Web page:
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Indian youth comes out as gay in Canada, family back home abandons him

world Updated: Nov 03, 2016 22:57 IST
Anirudh Bhattacharyya
Anirudh Bhattacharyya
Hindustan Times
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A participant holds up a rainbow banner at Argentina’s annual gay pride parade in Buenos Aires.(AP File Photo)

A student from Punjab, currently at a college in the Canadian city of Vancouver, has been abandoned by his family in India after he came out as gay.

The 21-year-old, identified only as Sukh (an assumed name since he is afraid of further repercussions if his identity is revealed) is studying computer science at a community college in Vancouver in the province of British Columbia.

While he is in Canada on a student visa, he was financially dependent on his parents, who live in Punjab, for sustaining him even as he lived with relatives in Surrey, a suburb of Vancouver.

When the Sikh youth recently came out as gay, he was quickly disowned by his parents and thrown out of the Surrey home where he was also allegedly physically assaulted by a cousin. After that ordeal, he contacted the support group, Sher Vancouver, and is now temporarily living in a volunteer’s condo.

Relating the story, Sher Vancouver’s founder Alex Sangha said, “He contacted us about 10 days back. He emailed us from our website and said he was suicidal, he had nowhere to go.”

Sangha met the student after that, and said, “He looked anorexic to me. He wasn’t eating, he wasn’t sleeping, he was shaking, and he was crying whenever I mentioned family.”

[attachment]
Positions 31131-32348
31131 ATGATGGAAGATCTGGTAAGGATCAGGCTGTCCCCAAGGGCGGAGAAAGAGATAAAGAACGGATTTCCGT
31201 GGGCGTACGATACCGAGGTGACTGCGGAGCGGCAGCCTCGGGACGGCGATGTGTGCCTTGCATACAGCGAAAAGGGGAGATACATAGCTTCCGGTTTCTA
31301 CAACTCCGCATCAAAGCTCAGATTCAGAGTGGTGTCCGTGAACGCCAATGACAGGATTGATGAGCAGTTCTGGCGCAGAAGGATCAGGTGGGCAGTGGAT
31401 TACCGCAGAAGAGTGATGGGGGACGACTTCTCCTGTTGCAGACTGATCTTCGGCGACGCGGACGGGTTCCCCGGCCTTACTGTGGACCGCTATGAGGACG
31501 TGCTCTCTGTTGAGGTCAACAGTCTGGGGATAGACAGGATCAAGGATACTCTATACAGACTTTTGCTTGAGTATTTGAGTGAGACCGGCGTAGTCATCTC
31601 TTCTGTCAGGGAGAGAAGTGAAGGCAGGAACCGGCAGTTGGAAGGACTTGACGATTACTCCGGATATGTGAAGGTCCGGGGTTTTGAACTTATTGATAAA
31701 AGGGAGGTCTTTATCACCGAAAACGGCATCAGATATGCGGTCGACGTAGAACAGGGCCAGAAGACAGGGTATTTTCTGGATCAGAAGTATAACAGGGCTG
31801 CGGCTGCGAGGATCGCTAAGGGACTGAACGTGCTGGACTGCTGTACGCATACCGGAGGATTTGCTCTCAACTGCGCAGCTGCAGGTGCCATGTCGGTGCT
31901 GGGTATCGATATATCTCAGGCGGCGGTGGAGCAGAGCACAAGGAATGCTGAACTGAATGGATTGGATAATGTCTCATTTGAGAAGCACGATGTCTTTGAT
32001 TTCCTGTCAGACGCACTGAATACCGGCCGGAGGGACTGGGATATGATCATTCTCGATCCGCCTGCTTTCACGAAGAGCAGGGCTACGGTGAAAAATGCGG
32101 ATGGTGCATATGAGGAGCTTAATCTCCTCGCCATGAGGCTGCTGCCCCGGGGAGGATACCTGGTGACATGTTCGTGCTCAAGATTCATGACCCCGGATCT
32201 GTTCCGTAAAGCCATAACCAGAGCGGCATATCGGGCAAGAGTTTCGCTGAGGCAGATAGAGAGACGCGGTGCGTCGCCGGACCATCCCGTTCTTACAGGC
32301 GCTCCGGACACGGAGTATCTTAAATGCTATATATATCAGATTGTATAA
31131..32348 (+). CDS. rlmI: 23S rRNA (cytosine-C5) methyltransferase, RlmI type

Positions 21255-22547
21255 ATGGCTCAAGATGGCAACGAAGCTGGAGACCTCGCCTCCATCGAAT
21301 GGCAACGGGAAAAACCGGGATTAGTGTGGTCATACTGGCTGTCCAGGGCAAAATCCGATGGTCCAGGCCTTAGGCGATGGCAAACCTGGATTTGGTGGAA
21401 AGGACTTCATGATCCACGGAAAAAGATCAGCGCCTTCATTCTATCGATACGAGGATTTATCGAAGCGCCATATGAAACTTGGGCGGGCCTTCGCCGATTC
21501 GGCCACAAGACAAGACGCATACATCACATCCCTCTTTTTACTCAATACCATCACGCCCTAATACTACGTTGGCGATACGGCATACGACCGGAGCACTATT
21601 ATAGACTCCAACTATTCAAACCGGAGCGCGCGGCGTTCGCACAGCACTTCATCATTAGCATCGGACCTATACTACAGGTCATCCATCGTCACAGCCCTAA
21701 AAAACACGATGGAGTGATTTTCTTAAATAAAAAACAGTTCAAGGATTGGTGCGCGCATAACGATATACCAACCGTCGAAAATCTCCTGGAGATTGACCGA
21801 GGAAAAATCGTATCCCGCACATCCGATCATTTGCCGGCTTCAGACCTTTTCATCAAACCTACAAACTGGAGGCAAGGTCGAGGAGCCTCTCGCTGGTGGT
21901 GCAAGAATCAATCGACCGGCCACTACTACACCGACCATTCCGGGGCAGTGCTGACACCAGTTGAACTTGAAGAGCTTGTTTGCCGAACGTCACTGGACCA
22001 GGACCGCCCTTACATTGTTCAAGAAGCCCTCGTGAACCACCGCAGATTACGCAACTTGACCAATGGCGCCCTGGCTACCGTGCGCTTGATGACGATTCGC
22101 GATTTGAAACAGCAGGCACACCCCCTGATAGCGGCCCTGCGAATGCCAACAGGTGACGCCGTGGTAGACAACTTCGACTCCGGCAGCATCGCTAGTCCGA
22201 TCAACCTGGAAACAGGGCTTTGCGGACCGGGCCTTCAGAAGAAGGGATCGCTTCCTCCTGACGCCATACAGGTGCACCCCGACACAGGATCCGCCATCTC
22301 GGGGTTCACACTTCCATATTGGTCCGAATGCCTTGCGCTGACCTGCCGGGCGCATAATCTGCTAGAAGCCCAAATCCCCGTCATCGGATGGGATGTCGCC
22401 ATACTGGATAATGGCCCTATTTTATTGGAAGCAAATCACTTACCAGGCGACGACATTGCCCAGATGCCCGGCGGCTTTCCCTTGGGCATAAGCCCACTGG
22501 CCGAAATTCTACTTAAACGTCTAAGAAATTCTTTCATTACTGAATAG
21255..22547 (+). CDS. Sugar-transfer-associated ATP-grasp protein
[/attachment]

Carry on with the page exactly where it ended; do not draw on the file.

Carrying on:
Since the student still has two semesters to complete, Sher Vancouver has started a GoFundMe campaign to try and raise sufficient funds to meet his tuition expenses and those for immigration paperwork.

The page for that campaign states: “His family found out he is gay and disowned him and cut off all his financial support. Sukh is now at risk of homelessness and having no income or money to support himself to survive.”

Sangha said Sher Vancouver was founded to support the South Asian gay community in the region and often encountered episodes of homophobia but “nothing this extreme, when someone has no other source of survival here. But, this is why we exist as an organisation.”

However, Sangha also pointed out that tolerance towards gays within the community had improved in recent years. “There are still some who are against gay people, but over the last ten years, there’s been a lot of progress. There’s a lot of people who are accepting.”

This summer, Sangha was a grand marshal at the Vancouver Pride Parade, which also saw Canadian Prime Minister Justin Trudeau marching along.

Read more| In a first, Sikh leads gay pride parade in Canada with PM Trudeau